Stop duplicating existing tools!
On the Unix Friends and User Campus Kamp 2023 I held a talk called “101 Kommandozeilen-Werkzeuge” (“101 Commandline Tools”), where I showed the audience a number (actually more than 101) of commandline tools for Linux that are either cool, helpful or in any other way nice to know of. For the Linux-Day in Tübingen, I added some more tools to that presentation just this morning.
The range of tools is rather huge, from CLI utilities for processing structured data to full-fledged TUI applications for finance tracking, everything is included.
Did I say everything?
Well, not completely everything!
There's already five dozen!
There's probably five dozen different TUI applications for system monitoring. The most prominent is probably
htop, which is a huge improvement over
top (YMMV, just my opinion here). Then, there's also
gtop and probably another dozen more of these.
All of these bring something new to the table. Configurable layout, better graphics,... whatever.
The next obvious thing is terminal file managers. When I started learning about Linux and especially the commandline, there was “Midnight Commander”. Later, there was also
ranger, which is (again IMHO) a great improvement over “Midnight Commander”. Today, there is
joshuto and probably another dozen of the same. Guess what? They all look the same, do the same, and have approximately the same feature set – although of course I would think that
ranger still has the most features.
Another thing is text editor. I know this is a notoriously dangerous topic among Linux folks and commandline enthusiasts. I am myself guilty of evangelizing neovim at every opportunity and I do it mostly for the lolz, but not only. I honestly think it is the perfect text editor and I cannot for the life of me understand how anyone would ever want to work with these abominations called “IDE”s – or even a browser just for text editing.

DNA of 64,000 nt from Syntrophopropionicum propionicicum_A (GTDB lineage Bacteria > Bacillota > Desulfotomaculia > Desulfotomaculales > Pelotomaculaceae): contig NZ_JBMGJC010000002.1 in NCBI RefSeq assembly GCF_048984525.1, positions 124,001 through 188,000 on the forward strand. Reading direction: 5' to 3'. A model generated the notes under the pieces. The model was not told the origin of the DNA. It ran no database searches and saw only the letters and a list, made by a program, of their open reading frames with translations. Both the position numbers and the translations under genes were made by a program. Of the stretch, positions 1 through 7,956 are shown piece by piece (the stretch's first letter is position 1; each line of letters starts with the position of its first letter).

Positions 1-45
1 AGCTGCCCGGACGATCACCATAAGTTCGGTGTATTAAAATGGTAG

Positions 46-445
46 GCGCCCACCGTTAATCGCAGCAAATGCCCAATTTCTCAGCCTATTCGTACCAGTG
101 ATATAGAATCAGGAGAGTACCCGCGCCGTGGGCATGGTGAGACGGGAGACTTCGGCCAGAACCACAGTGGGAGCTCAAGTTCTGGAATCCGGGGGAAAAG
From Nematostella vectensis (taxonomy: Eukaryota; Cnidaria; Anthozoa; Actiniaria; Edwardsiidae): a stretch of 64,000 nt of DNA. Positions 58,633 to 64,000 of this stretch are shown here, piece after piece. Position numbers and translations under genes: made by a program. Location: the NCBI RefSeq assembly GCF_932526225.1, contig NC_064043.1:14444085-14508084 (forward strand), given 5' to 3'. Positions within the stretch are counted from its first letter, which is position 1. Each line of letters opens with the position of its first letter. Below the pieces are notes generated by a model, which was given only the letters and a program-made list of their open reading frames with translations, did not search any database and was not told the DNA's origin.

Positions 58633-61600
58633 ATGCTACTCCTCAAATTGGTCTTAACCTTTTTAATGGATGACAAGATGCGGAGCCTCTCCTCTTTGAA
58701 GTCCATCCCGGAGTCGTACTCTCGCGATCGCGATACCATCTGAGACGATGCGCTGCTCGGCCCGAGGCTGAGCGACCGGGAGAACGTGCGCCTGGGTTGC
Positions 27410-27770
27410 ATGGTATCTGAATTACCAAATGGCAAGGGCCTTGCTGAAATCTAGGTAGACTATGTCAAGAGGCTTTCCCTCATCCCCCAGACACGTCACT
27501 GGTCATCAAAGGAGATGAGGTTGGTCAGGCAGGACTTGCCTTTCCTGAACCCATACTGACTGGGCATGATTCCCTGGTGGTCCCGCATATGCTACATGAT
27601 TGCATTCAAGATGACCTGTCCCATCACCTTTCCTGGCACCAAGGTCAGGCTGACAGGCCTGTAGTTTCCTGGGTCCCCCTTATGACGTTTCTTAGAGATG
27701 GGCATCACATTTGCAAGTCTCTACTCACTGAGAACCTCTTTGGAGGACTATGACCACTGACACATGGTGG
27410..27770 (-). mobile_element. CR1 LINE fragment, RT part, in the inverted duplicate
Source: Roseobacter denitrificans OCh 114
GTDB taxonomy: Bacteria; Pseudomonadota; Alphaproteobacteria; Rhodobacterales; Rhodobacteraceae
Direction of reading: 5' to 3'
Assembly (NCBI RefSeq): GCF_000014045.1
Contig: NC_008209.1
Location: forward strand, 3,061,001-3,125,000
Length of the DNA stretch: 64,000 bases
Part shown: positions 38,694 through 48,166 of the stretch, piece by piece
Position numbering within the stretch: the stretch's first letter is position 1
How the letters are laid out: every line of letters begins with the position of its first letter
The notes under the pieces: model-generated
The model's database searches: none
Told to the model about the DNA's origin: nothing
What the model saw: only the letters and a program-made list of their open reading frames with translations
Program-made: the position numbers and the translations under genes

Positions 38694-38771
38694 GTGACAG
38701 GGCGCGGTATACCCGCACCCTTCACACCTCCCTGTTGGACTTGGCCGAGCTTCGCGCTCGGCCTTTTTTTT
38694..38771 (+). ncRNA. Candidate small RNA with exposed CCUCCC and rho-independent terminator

But that's another topic.
In the beginning there was
vi (yes, Linux greybeards, nowadays we can ignore that there was in fact a time before
vi). Then there was
vim, which was an improvement (pun intended). For a rather long time now there is
neovim (“long” in terms of computer-science time calculation).
Then there's also
nano and there's probably five more that I do not know of that are similarly old and in use on some machines – I heard that Torvalds himself uses a patched version of
microemacs or something like that.
I don't mind all of the above with regards to text editors. But today, there's also
ox – and I do not even include
vscode and all the other “big” “gui” editors here, let alone the fifteen different
neovim GUI frontends. There's even a wikipedia list about text editors that is remarkably long – but doesn't even list the ones I listed above.
Seriously, almost none of these bring anything new to the table with regards to text editing. And what I do explicitly not want to say here is “just reach for (neo)vim”! No, I don't want to say this. I see that some of these improve the status quo of what older editors bring to the table – for example (IIRC)
xi was the one that brought rope datastructures and improved performance of text editing under the hood. But that's not what I mean – What I mean is the five dozen text editors that are just a clone of one another without any improvement to what should be their job: text editing.
Instead, make something new!
Now I have been bitching about people investing their (probably free) time in something that they love doing. Yep, I am the asshole now here.
I don't really mind that, me expressing my thoughts about people wasting their time here. What I want to express, though, is that I am really sad about so much engineering energy and creativity lost into something that does not bring us forward as developers and Linux commandline enthusiasts in terms of tooling.
There are so many great tools out there that are absolutely amazing and bring new concepts for doing things – one of my favorite examples is
fselect, which one can use to query the filesystem with SQL queries.
You may think that this is a shit way of interacting with your files – but that's not the point I want to make! This tool is something that combines two things in a creative way that maybe someone has thought of before, but nobody implemented it. So it brings something entirely new to the table. And that's what I want to see out there. Not the seventieth iteration of a TUI file manager!